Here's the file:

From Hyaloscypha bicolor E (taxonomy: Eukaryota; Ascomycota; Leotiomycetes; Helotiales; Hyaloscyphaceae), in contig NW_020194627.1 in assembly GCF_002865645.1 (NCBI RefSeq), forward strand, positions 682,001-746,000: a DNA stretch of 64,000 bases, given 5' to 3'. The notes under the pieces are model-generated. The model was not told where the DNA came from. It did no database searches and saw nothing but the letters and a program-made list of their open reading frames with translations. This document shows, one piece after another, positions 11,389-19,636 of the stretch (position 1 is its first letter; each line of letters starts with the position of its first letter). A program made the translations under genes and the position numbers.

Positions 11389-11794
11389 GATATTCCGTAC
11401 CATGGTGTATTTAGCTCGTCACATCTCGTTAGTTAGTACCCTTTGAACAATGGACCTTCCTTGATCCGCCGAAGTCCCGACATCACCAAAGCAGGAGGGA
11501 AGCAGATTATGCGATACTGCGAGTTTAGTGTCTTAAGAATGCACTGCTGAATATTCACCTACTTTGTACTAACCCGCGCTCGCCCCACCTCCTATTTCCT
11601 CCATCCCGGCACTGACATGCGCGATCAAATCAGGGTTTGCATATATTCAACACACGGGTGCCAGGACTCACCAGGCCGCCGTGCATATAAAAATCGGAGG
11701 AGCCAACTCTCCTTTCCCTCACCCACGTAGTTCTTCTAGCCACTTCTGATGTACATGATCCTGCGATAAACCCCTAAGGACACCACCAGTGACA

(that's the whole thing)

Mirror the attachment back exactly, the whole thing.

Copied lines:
From Hyaloscypha bicolor E (taxonomy: Eukaryota; Ascomycota; Leotiomycetes; Helotiales; Hyaloscyphaceae), in contig NW_020194627.1 in assembly GCF_002865645.1 (NCBI RefSeq), forward strand, positions 682,001-746,000: a DNA stretch of 64,000 bases, given 5' to 3'. The notes under the pieces are model-generated. The model was not told where the DNA came from. It did no database searches and saw nothing but the letters and a program-made list of their open reading frames with translations. This document shows, one piece after another, positions 11,389-19,636 of the stretch (position 1 is its first letter; each line of letters starts with the position of its first letter). A program made the translations under genes and the position numbers.

Positions 11389-11794
11389 GATATTCCGTAC
11401 CATGGTGTATTTAGCTCGTCACATCTCGTTAGTTAGTACCCTTTGAACAATGGACCTTCCTTGATCCGCCGAAGTCCCGACATCACCAAAGCAGGAGGGA
11501 AGCAGATTATGCGATACTGCGAGTTTAGTGTCTTAAGAATGCACTGCTGAATATTCACCTACTTTGTACTAACCCGCGCTCGCCCCACCTCCTATTTCCT
11601 CCATCCCGGCACTGACATGCGCGATCAAATCAGGGTTTGCATATATTCAACACACGGGTGCCAGGACTCACCAGGCCGCCGTGCATATAAAAATCGGAGG
11701 AGCCAACTCTCCTTTCCCTCACCCACGTAGTTCTTCTAGCCACTTCTGATGTACATGATCCTGCGATAAACCCCTAAGGACACCACCAGTGACA